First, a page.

It turns out that Williamson, at the same time as being Building and Construction Minister, was donkey deep in efforts to help this property developer well beyond supporting him for citizenship, which in itself may not have been advisable.

In the absence of ministers setting boundaries for themselves, Key may need to review the Cabinet Manual with a view to setting clearer boundaries around ministers, especially ministers acting in a supposedly non-ministerial capacity.

Can a minister really ever claim not to be a minister, or to be a minister for some purposes but not others?

The Williamson affair has not only left a stench over the Government, it has also helped Labour in eclipsing the furore over Shane Jones' departure.

It also promises to provide a major distraction from National's neatly planned build-up to the May 15 Budget.

David Parker's successful launch of Labour's new monetary policy helped in that regard, too, confronting National's narrative around the Budget.

Key and Finance Minister Bill English have so far tried to make the Budget about maintaining controls over Government spending to limit interest rate rises, which would otherwise run rampant under the ill-discipline of Labour economic management.

Labour's policy this week was all about off-setting interest rate rises.

The proposal that the independent Reserve Bank could vary employee savings rates between 8 per cent and 10 per cent as an alternative to raising the official cash rate was imaginative but not so unorthodox as to call it wacky.

Parker may have achieved a first in being able to turn monetary policy into a sound bite — "wouldn't you rather pay more into your savings account than pay extra interest to a foreign bank?" — as well as producing a 24-page backgrounder on the policy.

With some details undecided, it created debate and enhanced Parker's credibility as a finance spokesman — although the extent of change in Labour's KiwiSaver policy has been under-stated.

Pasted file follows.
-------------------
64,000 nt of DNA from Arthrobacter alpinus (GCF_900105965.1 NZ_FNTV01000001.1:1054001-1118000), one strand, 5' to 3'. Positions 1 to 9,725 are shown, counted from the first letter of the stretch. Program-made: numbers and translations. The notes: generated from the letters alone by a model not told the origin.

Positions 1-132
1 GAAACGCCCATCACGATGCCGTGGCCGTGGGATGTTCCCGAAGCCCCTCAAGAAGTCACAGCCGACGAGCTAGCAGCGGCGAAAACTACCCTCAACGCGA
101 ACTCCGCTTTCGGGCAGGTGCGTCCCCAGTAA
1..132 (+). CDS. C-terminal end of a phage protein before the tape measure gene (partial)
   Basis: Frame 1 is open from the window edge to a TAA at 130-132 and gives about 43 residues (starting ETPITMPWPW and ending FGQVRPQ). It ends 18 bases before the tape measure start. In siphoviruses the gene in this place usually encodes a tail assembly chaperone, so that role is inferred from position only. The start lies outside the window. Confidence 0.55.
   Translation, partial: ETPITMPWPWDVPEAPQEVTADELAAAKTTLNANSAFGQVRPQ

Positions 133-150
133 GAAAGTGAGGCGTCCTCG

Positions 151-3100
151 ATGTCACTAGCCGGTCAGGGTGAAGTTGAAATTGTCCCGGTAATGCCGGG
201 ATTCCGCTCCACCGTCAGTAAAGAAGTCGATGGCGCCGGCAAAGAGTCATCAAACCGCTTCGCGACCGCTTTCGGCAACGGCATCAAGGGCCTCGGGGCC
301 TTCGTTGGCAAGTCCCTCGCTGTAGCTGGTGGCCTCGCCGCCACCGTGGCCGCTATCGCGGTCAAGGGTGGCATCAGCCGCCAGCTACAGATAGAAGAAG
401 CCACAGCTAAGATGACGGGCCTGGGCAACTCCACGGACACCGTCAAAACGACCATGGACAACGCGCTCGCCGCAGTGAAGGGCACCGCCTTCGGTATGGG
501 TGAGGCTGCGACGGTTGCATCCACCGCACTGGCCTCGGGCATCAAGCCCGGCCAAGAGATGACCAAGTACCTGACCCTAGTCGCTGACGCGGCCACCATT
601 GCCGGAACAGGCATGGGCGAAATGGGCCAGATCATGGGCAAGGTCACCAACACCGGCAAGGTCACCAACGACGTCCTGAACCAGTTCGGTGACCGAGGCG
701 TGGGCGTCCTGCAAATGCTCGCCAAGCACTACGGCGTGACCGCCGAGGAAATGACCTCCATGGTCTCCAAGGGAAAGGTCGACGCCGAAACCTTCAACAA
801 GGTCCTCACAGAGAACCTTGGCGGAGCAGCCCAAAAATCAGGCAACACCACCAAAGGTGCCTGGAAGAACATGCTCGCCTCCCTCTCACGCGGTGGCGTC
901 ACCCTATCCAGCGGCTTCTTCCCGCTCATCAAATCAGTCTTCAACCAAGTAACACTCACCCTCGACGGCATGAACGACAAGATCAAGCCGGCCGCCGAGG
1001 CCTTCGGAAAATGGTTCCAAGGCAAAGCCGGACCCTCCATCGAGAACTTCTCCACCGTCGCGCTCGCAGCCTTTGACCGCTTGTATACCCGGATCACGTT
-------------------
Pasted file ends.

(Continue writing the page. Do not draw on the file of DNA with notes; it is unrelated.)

Its previous policy was to reduce the minimum employee contribution from 3 per cent to 2 per cent and increase the employer contribution from 3 per cent to 7 per cent. It is now more likely to be a phase-in to 6 per cent for employees and keeping employers at 3 per cent.

The success of the launch was not a fluke. It is an idea Parker has fleshed out over time with two other finance heavyweights, Sir Michael Cullen, the former Finance Minister who stays with him on his regular visits to Wellington, and Trevor Mallard, Cullen's former associate minister.

In fact, Cullen raised the idea of using compulsory KiwiSaver as a monetary policy tool back in December 2012 during discussion around Treasury's long-term fiscal report. It has had a long gestation and its messaging has been finely honed.

Labour leader David Cunliffe should feel pleased heading into the House next week but the pressure on him will be immense.

The Speaker will almost certainly grant a snap debate on Tuesday on Williamson's resignation and give Labour further opportunity to keep the Government on the back foot.

If Cunliffe and Labour cannot make the most of next week, the past week might turn out to have been the best he ever had as leader.